An old man opened his mouth to laugh, and in doing so, revealed one solitary tooth. It was said of the same old man that, through his love and compassion, he revealed to people the face of God. The word “revealed” is being used differently in these two sentences. In the first, the tooth which would not normally be visible, is seen, when the man laughs. In the second, the face of God does not become visible; so what do we mean by “revealed” in this use? It is a paradoxical use of the word, for God always remains hidden, unseen and mysterious, and strictly speaking, unknowable by us in this life. As Hegel said: “God does not offer himself" (/herself) "for observation.” The old man’s love made people think “that’s what God’s love is like too”. This result depended on two factors: that some people who knew him had a faith in God; and that they believed that human love and compassion helped people imagine what the love of God might be like.

On the other hand, it could have been said that God had revealed himself/herself through the old man’s love and compassion. This is often the sense in which the word is used in religious discourse and points to a God who, though unseen, is believed to act and communicate in his/her world and with his/her people. The difficulty in speaking like this is that people need to find grounds for believing that God is taking the initiative and finding a way to reveal himself/herself, or his/her will, or his/her plans or purposes. One use of “reveal” stressed the human side, where people themselves came to believe that the old man’s love spoke to them of divine love; another stressed that it is the unseen and hidden God who chose to reveal herself/himself through this man’s love for others.

Can believers in God really have good grounds for their beliefs (not knowledge or certainty) about what such an unseen God is doing? Some people use a simple interpretative framework of belief: if something good happens, it is God rewarding them; if something bad happens, it is God punishing them, if they have to do something difficult, it is God testing them. Such an interpretative framework, however, will often not work.

For myself, I think of God as ceaselessly active and involved. However we cannot observe her/his work. What we know about our world is an incomplete picture of all that is going on; and consequently we do not fully understand the meaning of all that is happening.

In religions such as Judaism, Islam and Christianity the emphasis has been on divine initiative when speaking of revelation. Over the centuries the content of what has been claimed to have been revealed has been very diverse: some of it has presented a moral God, some an immoral God; Jews had “Jewish revelations”, Muslims had “Islamic ones”, and Christians had “Christian ones”; in many cases what the God, supposedly, said she/he was about to do never in fact took place. Revelations were claimed to have been received by both the psychologically stable and by others suffering from psychiatric illnesses. They came through dreams and visions, through thoughts entering the mind or voices heard in the head, through events or people in which a divine message was discerned, through meditation on the Scriptures and through worship. Incidentally, if a God allegedly revealed herself/himself by becoming a human being (and nothing but that), what reasons could there be for thinking such a person was anything more than a human being?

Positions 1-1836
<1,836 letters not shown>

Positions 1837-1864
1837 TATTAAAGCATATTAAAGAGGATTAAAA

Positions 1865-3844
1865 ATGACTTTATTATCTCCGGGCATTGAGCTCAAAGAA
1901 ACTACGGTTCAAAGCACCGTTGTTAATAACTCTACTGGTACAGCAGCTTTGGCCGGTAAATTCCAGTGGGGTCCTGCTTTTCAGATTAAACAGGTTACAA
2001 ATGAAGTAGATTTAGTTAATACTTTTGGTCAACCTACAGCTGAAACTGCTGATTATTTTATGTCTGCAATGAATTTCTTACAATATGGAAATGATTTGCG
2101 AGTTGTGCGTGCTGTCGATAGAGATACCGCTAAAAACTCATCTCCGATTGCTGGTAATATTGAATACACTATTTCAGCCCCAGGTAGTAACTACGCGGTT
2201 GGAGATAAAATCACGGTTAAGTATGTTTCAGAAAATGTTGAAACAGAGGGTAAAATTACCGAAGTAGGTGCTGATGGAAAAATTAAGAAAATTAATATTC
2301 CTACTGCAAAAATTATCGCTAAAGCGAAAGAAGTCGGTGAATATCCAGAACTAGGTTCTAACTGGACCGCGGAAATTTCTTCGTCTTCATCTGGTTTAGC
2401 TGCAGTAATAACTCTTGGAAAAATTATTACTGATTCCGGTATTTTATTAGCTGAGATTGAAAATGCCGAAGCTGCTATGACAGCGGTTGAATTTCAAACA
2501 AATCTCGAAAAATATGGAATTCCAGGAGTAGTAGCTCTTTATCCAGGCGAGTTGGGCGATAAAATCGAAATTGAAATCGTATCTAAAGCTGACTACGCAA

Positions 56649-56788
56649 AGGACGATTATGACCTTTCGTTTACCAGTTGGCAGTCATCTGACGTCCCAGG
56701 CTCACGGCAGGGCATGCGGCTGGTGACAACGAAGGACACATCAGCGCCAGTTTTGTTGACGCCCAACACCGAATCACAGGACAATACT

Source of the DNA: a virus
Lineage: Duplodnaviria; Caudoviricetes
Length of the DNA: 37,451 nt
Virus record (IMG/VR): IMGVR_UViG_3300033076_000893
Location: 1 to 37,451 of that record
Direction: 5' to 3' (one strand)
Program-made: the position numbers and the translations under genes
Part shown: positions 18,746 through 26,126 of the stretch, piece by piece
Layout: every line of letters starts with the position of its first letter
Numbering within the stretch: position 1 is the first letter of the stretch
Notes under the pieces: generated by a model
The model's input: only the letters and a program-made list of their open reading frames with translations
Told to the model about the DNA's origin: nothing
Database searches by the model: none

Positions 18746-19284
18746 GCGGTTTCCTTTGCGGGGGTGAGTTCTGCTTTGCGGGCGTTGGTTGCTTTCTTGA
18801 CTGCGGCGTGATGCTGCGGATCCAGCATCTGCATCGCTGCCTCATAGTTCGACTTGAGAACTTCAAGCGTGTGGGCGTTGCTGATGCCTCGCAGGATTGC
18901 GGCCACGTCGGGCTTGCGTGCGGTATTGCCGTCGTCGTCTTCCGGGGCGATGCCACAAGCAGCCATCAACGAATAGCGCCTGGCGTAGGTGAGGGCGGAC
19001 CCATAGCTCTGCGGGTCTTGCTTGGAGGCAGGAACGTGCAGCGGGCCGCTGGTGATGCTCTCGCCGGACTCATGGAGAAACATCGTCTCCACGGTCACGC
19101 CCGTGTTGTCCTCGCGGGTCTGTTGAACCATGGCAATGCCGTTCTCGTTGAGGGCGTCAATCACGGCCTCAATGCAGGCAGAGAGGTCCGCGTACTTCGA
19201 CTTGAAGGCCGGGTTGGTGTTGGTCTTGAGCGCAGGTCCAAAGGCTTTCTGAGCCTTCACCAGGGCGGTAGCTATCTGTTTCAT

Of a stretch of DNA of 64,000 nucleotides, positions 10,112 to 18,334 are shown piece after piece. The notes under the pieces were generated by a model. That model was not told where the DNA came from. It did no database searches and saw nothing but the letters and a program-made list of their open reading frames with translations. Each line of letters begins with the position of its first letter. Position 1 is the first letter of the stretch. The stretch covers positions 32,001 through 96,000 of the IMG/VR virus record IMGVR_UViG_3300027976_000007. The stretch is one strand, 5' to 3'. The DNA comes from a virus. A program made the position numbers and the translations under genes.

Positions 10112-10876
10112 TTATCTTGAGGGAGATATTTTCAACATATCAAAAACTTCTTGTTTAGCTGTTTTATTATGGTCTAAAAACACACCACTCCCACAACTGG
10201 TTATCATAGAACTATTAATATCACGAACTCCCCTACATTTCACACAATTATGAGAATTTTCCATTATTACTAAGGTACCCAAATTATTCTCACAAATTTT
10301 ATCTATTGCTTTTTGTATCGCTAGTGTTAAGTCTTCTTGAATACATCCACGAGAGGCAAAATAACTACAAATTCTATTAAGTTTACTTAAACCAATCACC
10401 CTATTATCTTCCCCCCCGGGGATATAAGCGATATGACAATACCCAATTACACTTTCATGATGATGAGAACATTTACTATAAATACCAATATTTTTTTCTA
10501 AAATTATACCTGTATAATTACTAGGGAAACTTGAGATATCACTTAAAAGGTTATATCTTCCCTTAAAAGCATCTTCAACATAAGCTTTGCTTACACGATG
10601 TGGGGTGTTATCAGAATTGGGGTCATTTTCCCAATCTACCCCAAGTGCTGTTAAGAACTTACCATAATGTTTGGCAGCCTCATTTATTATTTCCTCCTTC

In the situations, where the emphasis was on divine initiative, such revelations can never be proved to have taken place, and are always open to doubt. They might have been created by the person’s own imagination, come out of their religious fantasising, or have come from their sub-conscious or the outer limits of some other part of their mind.

Revelation is conditioned in its character by the person’s beliefs (Christian, Jewish, Islamic etc.), culture, and socio-economic position. It is influenced by the person’s mental state, and by their convictions of what it would be appropriate for their God to do or not to do (such as calling for a child to be sacrificed or helping to destroy a people’s enemies).

All this tends to push the argument towards thinking that in fact “revelation” is a product of human religious experience. Even if it is a matter of both/and; yet still the activity of God, whatever it may be, remains hidden, inaccessible to human investigation and mysterious. This does not mean that having faith is not a valid activity; rather it means that the mystery in life deepens.

“First forgive the silence
That answers prayer,
Then forgive the prayer
That stains the silence
Excuse the absence
That feels like presence,
Then excuse the feeling
That insists on presence
Pardon the delay
Of revelation,
Then ask pardon for revealing
Your impatience
Forgive God
For being only a word
Then ask God to forgive
The betrayal of language.

Mark Jarman “Psalm: First Forgive the Silence”

I found this poem in Mark Oakley's book "The Collage of God", page 73.

Andrew Furlong

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